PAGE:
Dorsey the Mail Dog
We *heart* working dogs
Dorsey was found in 1883 by Postmaster Jim Stacy, when the hungry and footsore black and white shepherd was lying on his porch. Stacy quickly adopted him and Dorsey became his faithful friend. In addition to his postmaster duties, Stacy also had an interest in a mine in nearby Bismarck. On one occasion, when Stacy needed to get an urgent message to his partner at the mine, he tied a note to Dorsey’s neck and sent him up there. Before long, Dorsey returned with a reply. Dorsey was soon carrying messages back and forth to the mine frequently, when Stacy had the idea to make the dog a regular mail carrier. Soon, the dog was carrying all the mail from Calico to Bismarck, bearing his load in little pouches strapped to his back. For three years, Dorsey covered the mail route between the two camps and became so valuable that Stacy was offered $500 for the dog, to which Stacy replied: “I’d rather sell a grandson.”
Dorsey’s legend was revived in a 1972 album entitled “The Ballad of Calico” by Kenny Rogers. The song was called “Dorsey, the Mail Carrying Dog.” And, of course, in haunted Calico, he has been revived in another way – the “spectral dog.” On several occasions, Dorsey has been seen as a shadow-like apparition at the cemetery and near the Print Shop that stands near the original location of the post office.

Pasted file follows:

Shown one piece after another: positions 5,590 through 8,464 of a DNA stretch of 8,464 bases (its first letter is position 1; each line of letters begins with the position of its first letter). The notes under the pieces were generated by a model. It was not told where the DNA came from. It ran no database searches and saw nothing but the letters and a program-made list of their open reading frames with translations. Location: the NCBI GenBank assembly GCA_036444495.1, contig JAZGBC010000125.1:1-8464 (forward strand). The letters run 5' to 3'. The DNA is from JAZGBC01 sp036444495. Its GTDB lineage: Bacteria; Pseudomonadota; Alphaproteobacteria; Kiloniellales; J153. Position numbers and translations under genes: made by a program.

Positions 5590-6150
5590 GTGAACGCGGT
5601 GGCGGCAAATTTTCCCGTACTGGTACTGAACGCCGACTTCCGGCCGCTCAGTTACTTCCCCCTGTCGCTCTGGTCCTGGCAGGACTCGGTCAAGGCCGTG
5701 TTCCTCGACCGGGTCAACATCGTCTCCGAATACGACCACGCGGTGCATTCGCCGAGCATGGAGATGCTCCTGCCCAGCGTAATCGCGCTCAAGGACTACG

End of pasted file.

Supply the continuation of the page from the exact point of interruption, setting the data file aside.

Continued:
Some say Dorsey was a Scotch Collie. He looks like he could also have been an English Shepherd or a Border Collie. Since he was a stray and most dogs of the time were bred for purpose rather than pedigree – he could have been just about anything. Regardless of his pedigree (or lack thereof) Dorsey was a fit, bright, hard-working dog. The trek from Calico to Bismarck consisted of a very steep, rugged mile-long trail that the miners prefered to avoid. Dorsey faithfully carried the mail three times a week for two years and only retired when the mine closed and his services were no longer needed. And he performed his duties nearly flawlessly:
There is only one instance of possible misuse of his office on record. One Christmas Herman Mellen was living in a cave near Bismarck and his mother sent him a box of candy and sweets. Stacy had tied this box under Dorsey’s neck, and when he arrived at Bismarck the bottom was out and the contents missing. Whether temptation had proven too strong, the goodies had been hijacked or whether the package had broken open, allowing the contents to spill out was never determined.
When the Stacys left Calico they gave Dorsey to San Francisco financier John S. Doe, who owned interest in the mine. I hope Dorsey enjoyed a long, happy and – most of all – interesting retirement.